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JavaScript Ecosystem

JS Ecosystem Overview

  • “JavaScript” is not really a single language. Each browser vendor implements their own JavaScript engine, and due to variations between browsers and versions, JavaScript suffers from some serious fragmentation. (CanIUse.com documents some of these inconsistencies).
  • ES6, also known as ES2015 / Harmony / ECMAScript 6 / ECMAScript 2015, is the most-recent version of the JavaScript specification. (good primer on ES6).
  • Transpilers
    • Tools: Babel
    • process of transforming the standardized JavaScript into a version that’s compatible with older platforms is called_ transpiling_. e.g., ES6 to ES5
    • It’s not much different from compiling. By using a transpiler, you don’t need to worry as much about the headaches of whether or not a given browser will support the JavaScript feature you’re using.
    • Transpiler tools don’t just convert ES6 JavaScript to ES5. There are also tools to do the same thing for JavaScript-variants (such as ClojureScript, TypeScript, and CoffeeScript) to regular JavaScript.
      • ClojureScript is a version of Clojure that compiles down to JavaScript.
      • TypeScript is essentially JavaScript, but with a type system.
      • CoffeeScript is very similar to JavaScript, but with shinier syntax; much of the syntactic sugar promoted by CoffeeScript has been adopted by ES6 now.
  • Build Tools
    • Tools: grunt, gulp, bower, browserify, webpack
    • Basically compiling the code into a production-ready format.
    • Requiring each JavaScript dependency as part of a page, script tag by script tag, is slow. Therefore, most sites use so-called JavaScript bundles. The bundling process takes all of the dependencies and “bundles” them together into a single file for inclusion on your page.
  • Test Tools
    • Tools: Mocha, Jasmine, Chai, Tape, Karma, PhantomJS
    • Karma is a test runner that can run both Jasmine and Mocha-style tests.
    • PhantomJS is a headless browser - it runs without GUI.

Node.js

  • Node.js is a tool for writing server-side JavaScript.
  • npm Node package manager. JavaScript modules are usually packaged and shared via npm.
  • nvm Node version manager. Facilitates managing different version of Node.js.

Runtime Environment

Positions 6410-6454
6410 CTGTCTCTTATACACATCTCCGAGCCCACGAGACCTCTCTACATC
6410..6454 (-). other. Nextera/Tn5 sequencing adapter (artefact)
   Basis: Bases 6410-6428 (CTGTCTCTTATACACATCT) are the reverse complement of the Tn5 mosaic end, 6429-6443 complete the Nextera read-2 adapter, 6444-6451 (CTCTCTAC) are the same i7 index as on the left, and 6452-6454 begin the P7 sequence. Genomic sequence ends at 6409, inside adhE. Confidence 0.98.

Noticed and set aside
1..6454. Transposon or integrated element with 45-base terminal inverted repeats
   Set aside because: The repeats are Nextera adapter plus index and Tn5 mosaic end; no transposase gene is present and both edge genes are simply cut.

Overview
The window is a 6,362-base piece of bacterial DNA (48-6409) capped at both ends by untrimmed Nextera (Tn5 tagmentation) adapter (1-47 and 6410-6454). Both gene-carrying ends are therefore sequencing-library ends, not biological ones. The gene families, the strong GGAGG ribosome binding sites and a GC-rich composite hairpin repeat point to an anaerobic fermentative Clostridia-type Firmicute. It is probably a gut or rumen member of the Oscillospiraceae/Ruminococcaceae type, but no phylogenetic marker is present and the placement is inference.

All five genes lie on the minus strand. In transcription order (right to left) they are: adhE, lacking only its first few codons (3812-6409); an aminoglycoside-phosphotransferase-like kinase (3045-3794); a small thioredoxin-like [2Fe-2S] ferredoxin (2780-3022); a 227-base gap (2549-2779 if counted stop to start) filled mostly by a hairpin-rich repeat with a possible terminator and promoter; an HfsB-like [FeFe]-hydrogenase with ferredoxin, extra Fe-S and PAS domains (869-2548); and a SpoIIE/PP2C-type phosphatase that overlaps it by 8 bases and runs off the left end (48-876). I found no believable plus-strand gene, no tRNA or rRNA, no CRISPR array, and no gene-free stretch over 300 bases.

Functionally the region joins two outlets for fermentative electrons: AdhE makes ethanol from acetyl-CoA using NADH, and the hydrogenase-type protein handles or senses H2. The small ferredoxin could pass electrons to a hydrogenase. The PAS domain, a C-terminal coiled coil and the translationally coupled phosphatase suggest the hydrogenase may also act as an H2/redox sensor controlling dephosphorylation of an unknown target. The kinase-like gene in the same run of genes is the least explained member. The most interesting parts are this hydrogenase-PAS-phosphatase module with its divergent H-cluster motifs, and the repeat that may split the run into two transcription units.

• Node.js is not a language; not a framework; not a tool. It is a runtime environment for running JS-based applications like JRE for Java.
  • JavaScript Virtual Machine (JsVM)
    • Node.js has a virtual machine called JavaScript Virtual Machine (JsVM) which generates machine code for JS-based applications to enable it on different platforms.
    • We have separate Node.js requirements for different platforms like Windows, Macintosh, and Linux and hence the JsVM.
    • V8 is an open source JavaScript engine from Google. (Nashorn is the Java-based JS engine in JVM). Like the JVM, the JsVM (V8 engine) also has main components like JIT and GC for performing tasks, runtime compilation, and memory management respectively.
  • Node.js also has a set of libraries which may otherwise be known as Node API or Node Modules to help run JS applications at runtime, similar to Java Libraries within the JRE.

  • How the JavaScript program is compiled and executed.
    • The source code is written in JavaScript (.js). There is no intermediate code generated before giving it to JsVM, the V8 engine.
    • The JsVM takes this source code directly and compiles it to machine code specific to the given target platform for execution.

Web Application Architecture

  • The client requests are handled by a single thread, but asynchronously. With Java, each client request is handled by a separate thread synchronously.
  • There are many frameworks/libraries available for Node.js-based web application development. E.g., Express.js, Angular.js, Mongoose.js, etc.
    • Client layer: Angular.js, a client-side MVC framework.
    • Presentation + Service layer: can be developed by using Express.js. This also comes with a standalone server for running Node.js applications.
    • Data layer: uses an Object Data Modelling module (e.g. Mongoose.js) for communicating with NoSQL databases like MongoDB.
    • This particular stack is called MEAN stack , which consists of MongoDB, Express.js, Angular.js, and Node.js (the runtime environment)

References